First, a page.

What is a Covid vaccination?


A vaccination is intended to provide immunity against Covid.

In general, vaccine contains weakened or inactive parts of a particular organism that triggers an immune response within the body. This weakened version will not cause the disease in the person receiving the vaccine, but it will prompt their immune system to respond.

Some vaccines require multiple doses, given weeks or months apart. This allows for the production of long-lived antibodies and the development of memory cells.
In this way, the body is trained to fight the specific disease-causing organism, building up memory against the pathogen so it can fight it in the future.

What is herd immunity?

When a lot of people in a community are vaccinated, the pathogen has a hard time circulating because most are immune.

So the more people vaccinated, the less likely those unable to be protected by vaccines are at risk.

No single vaccine provides 100% protection, and herd immunity does not provide full protection to those who cannot safely be vaccinated.

But with herd immunity, these people will have substantial protection. Vaccination not only protects yourself, but also those in the community who are unable to be vaccinated.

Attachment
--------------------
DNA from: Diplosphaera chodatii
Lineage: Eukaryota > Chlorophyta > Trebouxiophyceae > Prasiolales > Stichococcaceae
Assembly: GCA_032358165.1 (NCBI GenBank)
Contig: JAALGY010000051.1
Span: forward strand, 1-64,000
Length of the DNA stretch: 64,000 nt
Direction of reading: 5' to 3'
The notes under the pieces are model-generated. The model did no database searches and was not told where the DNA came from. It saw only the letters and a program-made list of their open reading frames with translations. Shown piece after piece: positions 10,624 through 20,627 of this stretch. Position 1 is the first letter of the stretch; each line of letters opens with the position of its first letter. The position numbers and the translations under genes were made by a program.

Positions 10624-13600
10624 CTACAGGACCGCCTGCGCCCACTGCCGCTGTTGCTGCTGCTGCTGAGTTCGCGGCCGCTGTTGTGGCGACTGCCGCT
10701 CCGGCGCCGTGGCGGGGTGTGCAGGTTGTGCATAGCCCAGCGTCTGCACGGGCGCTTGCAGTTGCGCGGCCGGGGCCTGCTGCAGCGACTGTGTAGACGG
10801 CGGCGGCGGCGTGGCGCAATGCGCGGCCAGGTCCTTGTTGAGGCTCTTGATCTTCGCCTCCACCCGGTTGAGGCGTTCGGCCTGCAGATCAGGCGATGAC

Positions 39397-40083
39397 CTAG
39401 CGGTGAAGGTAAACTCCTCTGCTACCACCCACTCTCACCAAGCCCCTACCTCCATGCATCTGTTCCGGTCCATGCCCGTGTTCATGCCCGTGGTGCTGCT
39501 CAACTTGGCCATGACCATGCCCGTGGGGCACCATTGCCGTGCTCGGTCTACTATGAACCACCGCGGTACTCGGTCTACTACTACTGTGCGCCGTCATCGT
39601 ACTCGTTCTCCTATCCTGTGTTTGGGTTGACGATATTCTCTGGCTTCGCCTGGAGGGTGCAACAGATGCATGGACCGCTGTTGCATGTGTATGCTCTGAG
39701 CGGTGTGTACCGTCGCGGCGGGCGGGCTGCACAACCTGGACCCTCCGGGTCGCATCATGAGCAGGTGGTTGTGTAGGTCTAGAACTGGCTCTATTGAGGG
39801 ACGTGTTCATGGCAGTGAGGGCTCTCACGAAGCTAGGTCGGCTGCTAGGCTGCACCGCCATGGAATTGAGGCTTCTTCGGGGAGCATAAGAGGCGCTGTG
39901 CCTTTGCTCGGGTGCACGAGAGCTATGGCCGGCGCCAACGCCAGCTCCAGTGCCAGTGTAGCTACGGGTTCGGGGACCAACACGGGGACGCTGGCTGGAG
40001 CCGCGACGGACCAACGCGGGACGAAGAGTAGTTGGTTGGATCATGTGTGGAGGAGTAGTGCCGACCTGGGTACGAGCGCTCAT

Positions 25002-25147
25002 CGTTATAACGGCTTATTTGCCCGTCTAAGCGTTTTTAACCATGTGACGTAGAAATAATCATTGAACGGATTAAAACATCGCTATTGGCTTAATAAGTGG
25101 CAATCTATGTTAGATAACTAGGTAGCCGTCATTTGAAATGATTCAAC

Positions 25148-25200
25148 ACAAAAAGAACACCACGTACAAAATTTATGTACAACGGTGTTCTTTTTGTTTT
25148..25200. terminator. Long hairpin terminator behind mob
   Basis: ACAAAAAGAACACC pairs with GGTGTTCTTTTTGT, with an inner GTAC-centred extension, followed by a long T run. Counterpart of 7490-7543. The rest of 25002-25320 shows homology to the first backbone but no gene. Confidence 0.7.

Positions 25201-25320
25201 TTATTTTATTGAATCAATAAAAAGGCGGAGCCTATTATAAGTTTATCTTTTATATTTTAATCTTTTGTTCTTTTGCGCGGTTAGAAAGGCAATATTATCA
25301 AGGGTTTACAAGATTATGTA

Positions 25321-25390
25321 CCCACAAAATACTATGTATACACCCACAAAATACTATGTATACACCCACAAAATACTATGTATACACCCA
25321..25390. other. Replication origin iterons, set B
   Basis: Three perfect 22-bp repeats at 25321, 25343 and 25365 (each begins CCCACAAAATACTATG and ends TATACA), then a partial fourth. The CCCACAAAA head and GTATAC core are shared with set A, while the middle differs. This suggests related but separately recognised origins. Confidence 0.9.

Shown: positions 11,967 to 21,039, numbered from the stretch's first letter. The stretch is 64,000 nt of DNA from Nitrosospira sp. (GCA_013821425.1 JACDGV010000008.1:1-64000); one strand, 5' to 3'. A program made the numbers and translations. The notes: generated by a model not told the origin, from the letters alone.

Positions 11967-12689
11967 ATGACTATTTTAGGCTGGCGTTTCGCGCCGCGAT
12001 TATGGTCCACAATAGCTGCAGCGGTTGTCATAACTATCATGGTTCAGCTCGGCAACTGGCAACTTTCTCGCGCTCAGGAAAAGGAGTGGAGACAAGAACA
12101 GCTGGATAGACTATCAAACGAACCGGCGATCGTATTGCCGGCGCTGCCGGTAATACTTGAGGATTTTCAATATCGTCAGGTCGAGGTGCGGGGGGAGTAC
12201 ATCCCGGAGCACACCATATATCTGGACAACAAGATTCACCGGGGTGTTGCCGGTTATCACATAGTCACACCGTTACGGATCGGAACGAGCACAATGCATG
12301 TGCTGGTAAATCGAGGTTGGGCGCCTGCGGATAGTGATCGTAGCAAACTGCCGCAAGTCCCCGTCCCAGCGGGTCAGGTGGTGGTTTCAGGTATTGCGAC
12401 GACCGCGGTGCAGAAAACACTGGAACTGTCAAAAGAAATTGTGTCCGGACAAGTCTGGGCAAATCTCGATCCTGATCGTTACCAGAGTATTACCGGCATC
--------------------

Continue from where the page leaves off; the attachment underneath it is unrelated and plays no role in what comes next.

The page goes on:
What steps are taken to ensure the Covid vaccines are safe?

They go through a rigorous, multistage testing process, including large trials that involve tens of thousands of people.

These trials, which include people at high risk for Covid, are designed to identify common side effects or other safety concerns.

Once a clinical trial shows a vaccine is safe and effective, a series of independent reviews of the efficacy and safety evidence is required, including regulatory review and approval in the country where the vaccine is manufactured, before the World Health Organisation (WHO) considers a vaccine product for prequalification.

An external panel of experts convened by WHO analyses the results from clinical trials, along with evidence on the disease, age groups affected, risk factors for disease, and other information.

Are vaccines necessary to prevent the spread of Covid?

There is overwhelming scientific evidence that vaccination is the best defence against serious infection. Vaccines do not give you the virus, rather teach your immune system to recognise and fight the infection.

The Covid vaccine presents the body with instructions to build immunity and does not alter human cells. Vaccines have reduced the morbidity and mortality of many infectious diseases.

“70% adults vaccinated = 20 000 lives saved. 16 million more adults need to be vaccinated by the end of the year. If we achieve that, projections are that we will save at least 20000 lives.”